Paradoxology by Krish Kandiah, Free for CAPC Members
Paradoxology provides an apologetic for uncertainty and a defense of discomfort.
Featured in each issue of Christ and Pop Culture Magazine, “Citizenship Confusion” by Alan Noble looks at how we confuse our heavenly citizenship with our citizenship to the state, culture, and world.
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“Greater love has no man, than to lay down his life for his friends.” – John 15:13
While West Africa suffers from the worst Ebola outbreak in history and fears of a global epidemic spread and pundits argue over whether or not we should have “risked” bringing home two missionary workers who are deathly ill because of the deadly virus, these same two Christians have lived out a way of being in the world which radically challenges our most basic modern assumptions about sacrifice and mercy work, thus testifying powerfully to the grace and mercy of our living God.
Nancy Writebol and Kent Brantly chose to serve Christ by caring for the sick and poor, knowing that they were putting their lives at risk. They became friends with the dying, and in so doing, even before they contracted the disease, lay down their lives for them, sacrificing their own safety and comfort and well-being for those in need. And they did all of this in obscurity, until their own lives were nearly lost.
The history of the Christian church has been a history of sacrifices of men and women in service to their neighbors. Providing hospitals, schools, food, clothing, shelter–this is our tradition. Oh, there are other histories as well, examples of oppression and greed and violence clothed in the garb of faith. And those evils will continue to tempt the church and our own hearts, but they are distortions of the church, not our right order. As ordained by Christ and the apostles and practiced by the Church for two thousand years, our presence in this fallen world is a sacrificial, redeeming one, seeking out—to love and care for—the hurting and suffering in the forsaken places of the world.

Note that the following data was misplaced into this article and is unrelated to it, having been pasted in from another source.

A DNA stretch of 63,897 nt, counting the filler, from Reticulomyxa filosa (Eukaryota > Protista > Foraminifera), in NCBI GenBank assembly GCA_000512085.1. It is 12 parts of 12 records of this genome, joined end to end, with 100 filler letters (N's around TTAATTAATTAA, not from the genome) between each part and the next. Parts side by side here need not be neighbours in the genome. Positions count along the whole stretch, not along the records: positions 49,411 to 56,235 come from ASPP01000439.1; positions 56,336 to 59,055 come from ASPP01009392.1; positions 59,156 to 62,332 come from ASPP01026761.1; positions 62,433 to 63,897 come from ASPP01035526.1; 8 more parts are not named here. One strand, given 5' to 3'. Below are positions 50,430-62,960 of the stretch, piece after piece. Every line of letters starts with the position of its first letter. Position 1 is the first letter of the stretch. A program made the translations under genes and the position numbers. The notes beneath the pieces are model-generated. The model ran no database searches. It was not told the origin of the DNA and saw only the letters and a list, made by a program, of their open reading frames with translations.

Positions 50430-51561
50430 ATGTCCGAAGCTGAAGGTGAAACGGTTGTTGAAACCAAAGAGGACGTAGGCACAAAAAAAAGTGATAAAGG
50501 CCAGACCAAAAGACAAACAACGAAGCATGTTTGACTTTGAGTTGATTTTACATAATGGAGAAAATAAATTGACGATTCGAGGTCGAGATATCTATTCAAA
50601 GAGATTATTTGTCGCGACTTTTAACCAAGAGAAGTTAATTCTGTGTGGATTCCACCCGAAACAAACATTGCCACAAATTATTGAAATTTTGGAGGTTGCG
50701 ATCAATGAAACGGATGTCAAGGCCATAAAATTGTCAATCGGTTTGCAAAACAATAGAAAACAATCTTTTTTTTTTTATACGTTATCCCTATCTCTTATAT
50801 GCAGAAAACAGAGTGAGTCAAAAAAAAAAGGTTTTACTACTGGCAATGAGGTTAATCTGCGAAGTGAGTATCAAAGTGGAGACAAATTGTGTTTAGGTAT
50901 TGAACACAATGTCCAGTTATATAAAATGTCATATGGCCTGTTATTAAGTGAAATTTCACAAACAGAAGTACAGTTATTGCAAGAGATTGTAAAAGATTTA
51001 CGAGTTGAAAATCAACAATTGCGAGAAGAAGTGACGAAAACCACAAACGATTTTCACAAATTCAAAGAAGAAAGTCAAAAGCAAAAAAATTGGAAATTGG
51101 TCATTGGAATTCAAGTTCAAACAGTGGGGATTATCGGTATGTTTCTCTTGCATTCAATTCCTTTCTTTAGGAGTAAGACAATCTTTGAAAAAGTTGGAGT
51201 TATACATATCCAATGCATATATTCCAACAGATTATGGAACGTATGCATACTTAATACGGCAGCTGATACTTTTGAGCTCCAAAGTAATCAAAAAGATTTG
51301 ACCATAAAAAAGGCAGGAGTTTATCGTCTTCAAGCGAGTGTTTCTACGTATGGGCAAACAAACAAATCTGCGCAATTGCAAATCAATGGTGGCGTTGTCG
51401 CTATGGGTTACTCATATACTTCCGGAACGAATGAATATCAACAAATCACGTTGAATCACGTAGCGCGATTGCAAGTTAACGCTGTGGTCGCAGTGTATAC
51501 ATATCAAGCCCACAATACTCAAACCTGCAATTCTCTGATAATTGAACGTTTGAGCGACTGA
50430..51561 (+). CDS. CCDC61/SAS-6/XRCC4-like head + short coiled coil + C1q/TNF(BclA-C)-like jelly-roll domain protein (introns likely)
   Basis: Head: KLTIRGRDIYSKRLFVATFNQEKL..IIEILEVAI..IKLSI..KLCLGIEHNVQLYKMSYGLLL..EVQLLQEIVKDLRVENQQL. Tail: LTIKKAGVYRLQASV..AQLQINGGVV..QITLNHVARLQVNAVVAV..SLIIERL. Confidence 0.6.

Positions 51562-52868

But as Christians we easily forget this. Instead, we accept the dominate perspective of our age, that the State is the solution to every problem. Conservatives believe this, too. We all do. Whenever there is a crisis in our world, when we try to imagine possible solutions, we almost always think in terms of government policies or services. This is just part of the DNA of modern liberal democracy. And while there are certainly times when the State can, should, and must act, its actions never relieve the Church of her obligation to care for those in need.
When news broke that our government had decided to bring Nancy and Kent home, along with that news came a reminder to the world of what Christian charity and compassion looks like. But it was also a reminder to us.
Their service may remind us that our neighbors are global; that true religion is caring for widows and orphans; that suffering in the world cannot be undone by the State; that when we sacrifice, we sacrifice together, and when we risk death, we do that together as well.
I am grateful for the ministry and witness of Nancy Writebol and Kent Brantly, not because they made evangelicals look compassionate at a time when we are regularly called “bigots.” But because they obeyed Christ, and in so doing, they proclaimed Christ to a watching world.
Many others have lost their lives fighting Ebola in West Africa, people who also sacrificed their lives for their neighbor. As American citizens, Nancy and Kent have become the face of US aid in this fight, and in this way they affected the way Americans think about service. May they inspire the church to renew its commitment to mercy and justice in the world and to compassion ministries which treat the needy as image-bearers of God, rather than as statistics or news items or opportunities for fear-mongering.
Neither Nancy nor Kent is out of danger yet, although there are some indications that they are improving. Join me in praying for them and their families. And let us also thank God for their witness.
Alan Noble, Ph.D., (Co-Founder and Managing Editor) is an Assistant Professor of English at Oklahoma Baptist University. He received his Ph.D. from Baylor in 2013. He and his family attend City Presbyterian in OKC.
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